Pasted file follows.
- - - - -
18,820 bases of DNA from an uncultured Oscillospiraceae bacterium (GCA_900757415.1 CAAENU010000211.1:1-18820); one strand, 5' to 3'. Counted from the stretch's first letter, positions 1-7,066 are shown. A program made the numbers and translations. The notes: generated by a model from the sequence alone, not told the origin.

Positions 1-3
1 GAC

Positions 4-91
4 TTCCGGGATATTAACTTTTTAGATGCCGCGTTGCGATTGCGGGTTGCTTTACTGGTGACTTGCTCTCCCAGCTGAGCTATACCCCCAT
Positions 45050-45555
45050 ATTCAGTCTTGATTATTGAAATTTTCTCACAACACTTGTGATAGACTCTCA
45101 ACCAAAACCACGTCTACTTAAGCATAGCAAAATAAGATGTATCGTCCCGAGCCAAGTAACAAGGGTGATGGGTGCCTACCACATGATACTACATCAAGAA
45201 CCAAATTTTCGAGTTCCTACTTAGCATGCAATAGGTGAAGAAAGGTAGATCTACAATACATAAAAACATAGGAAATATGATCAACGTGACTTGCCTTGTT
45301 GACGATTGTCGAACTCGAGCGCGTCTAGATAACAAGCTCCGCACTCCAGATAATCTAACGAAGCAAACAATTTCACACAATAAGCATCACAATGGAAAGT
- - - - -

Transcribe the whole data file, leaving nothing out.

18,820 bases of DNA from an uncultured Oscillospiraceae bacterium (GCA_900757415.1 CAAENU010000211.1:1-18820); one strand, 5' to 3'. Counted from the stretch's first letter, positions 1-7,066 are shown. A program made the numbers and translations. The notes: generated by a model from the sequence alone, not told the origin.

Positions 1-3
1 GAC

Positions 4-91
4 TTCCGGGATATTAACTTTTTAGATGCCGCGTTGCGATTGCGGGTTGCTTTACTGGTGACTTGCTCTCCCAGCTGAGCTATACCCCCAT
Positions 45050-45555
45050 ATTCAGTCTTGATTATTGAAATTTTCTCACAACACTTGTGATAGACTCTCA
45101 ACCAAAACCACGTCTACTTAAGCATAGCAAAATAAGATGTATCGTCCCGAGCCAAGTAACAAGGGTGATGGGTGCCTACCACATGATACTACATCAAGAA
45201 CCAAATTTTCGAGTTCCTACTTAGCATGCAATAGGTGAAGAAAGGTAGATCTACAATACATAAAAACATAGGAAATATGATCAACGTGACTTGCCTTGTT
45301 GACGATTGTCGAACTCGAGCGCGTCTAGATAACAAGCTCCGCACTCCAGATAATCTAACGAAGCAAACAATTTCACACAATAAGCATCACAATGGAAAGT